Hopes of finding more survivors in Indonesia's shattered Sumatra island faded yesterday, one week after killer tsunamis swept across southern Asia, as food, water and other relief supplies trickled into the disaster zone. The death toll stood at more than 127,000, and was still climbing.
Rescue teams focused on the epicenter of the devastation in Sumatra, where US military helicopters flew in biscuits, energy drinks and instant noodles to hungry, homeless villagers. Aid workers enlisted elephants in the effort. The animals were used in the ruined provincial capital of Banda Aceh and in southern Thailand to clear away debris.
Around the devastated Indian Ocean rim, US$2 billion in promised international aid began to reach survivors.
The American military was mounting its largest operation in southern Asian since the Vietnam War, delivering supplies from the aircraft carrier USS Abraham Lincoln stationed off Sumatra and sending a flotilla of Marines and water purifying equipment to Sri Lanka.
In the wiped-out coastal village of Kuede Teunom, where 8,000 of the 18,000 population were killed in the disaster, haggard survivors caught bottles of drinking water tossed from a US Navy helicopter.
"The need is desperate. There is nothing left to speak of," said Lieutenant Commander Jeff Vorce.
Four Indonesian navy frigates loaded with supplies arrived off the coast of the fishing village of Meulaboh, one of Aceh's worst-hit spots.
In India's devastated Andaman and Nicobar Islands, some villagers said they had still not received any help from outside, despite government claims that aid was reaching all affected sites. Officials said most of the island's jetties had been destroyed, making it difficult for boats to dock.
UN officials said they expected the overall death tally to surpass 150,000, although the final total may never be known. Five million people were homeless.
In Sri Lanka, where almost 30,000 died, flood waters that had added to survivors' misery receded. About 2,000 people were evacuated from refugee camps near the island nation's devastated eastern coast on Saturday after days of steady rain triggered flash floods.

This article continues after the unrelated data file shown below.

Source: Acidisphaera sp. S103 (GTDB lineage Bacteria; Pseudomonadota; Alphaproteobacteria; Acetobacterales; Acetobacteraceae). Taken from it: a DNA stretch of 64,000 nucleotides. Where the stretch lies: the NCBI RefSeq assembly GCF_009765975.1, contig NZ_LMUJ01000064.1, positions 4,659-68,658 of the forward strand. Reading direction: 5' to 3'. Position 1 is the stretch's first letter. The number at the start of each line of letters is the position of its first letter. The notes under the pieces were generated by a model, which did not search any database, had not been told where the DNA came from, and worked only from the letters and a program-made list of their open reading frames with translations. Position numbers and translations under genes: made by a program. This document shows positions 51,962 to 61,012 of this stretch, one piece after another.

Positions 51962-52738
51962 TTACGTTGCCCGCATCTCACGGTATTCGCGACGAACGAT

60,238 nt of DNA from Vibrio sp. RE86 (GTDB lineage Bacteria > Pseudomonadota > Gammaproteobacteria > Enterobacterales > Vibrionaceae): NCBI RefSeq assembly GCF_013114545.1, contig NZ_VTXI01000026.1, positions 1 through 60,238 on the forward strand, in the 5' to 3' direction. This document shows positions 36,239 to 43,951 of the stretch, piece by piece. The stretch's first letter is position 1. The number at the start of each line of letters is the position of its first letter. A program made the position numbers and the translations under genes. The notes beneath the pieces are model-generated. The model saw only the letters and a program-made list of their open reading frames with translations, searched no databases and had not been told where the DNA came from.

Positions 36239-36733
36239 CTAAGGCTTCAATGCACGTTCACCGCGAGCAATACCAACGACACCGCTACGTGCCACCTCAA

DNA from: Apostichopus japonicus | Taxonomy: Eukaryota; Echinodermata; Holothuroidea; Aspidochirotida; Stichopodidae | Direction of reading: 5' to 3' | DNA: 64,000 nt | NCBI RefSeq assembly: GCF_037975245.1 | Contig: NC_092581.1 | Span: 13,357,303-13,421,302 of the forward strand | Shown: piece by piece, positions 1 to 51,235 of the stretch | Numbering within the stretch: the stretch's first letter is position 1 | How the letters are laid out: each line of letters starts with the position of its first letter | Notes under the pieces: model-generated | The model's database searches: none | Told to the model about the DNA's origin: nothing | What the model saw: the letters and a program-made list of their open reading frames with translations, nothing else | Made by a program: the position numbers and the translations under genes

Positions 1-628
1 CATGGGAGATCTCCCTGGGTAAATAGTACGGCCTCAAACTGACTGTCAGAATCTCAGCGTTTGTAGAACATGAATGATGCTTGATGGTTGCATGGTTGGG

They returned to government-run centers, and there were no reports of casualties, police said. Hundreds of thousands were living in unsanitary camps, but those whose homes escaped serious damage were returning to them.
Health officials said no medical crisis has yet emerged, although getting clean water and sanitation to hard-hit areas was an urgent priority to prevent outbreaks of disease.
In Thailand, where the death toll approached 5,000, Prime Minister Thaksin Shinawatra visited tsunami-ravaged Phuket island, hoping to prop up a tourism industry that is critical to the country's economy and pledging to set up a tsunami early-warning system.
Aid from around the world, meanwhile, has grown steadily as the global disaster unfolded in all its horror.
The funds could rise into the billions of dollars as governments dramatically increase their pledges and private donors respond massively to charity appeals by offering donations via credit card, cash or checks.
A series of donor conferences were to be held in the next few weeks, with the major one opening later this week in New York.
Japan on Saturday promised US$500 million to countries devastated by the waves, by far outpledging all other countries which are racing to help victims of one of the world's worst disasters.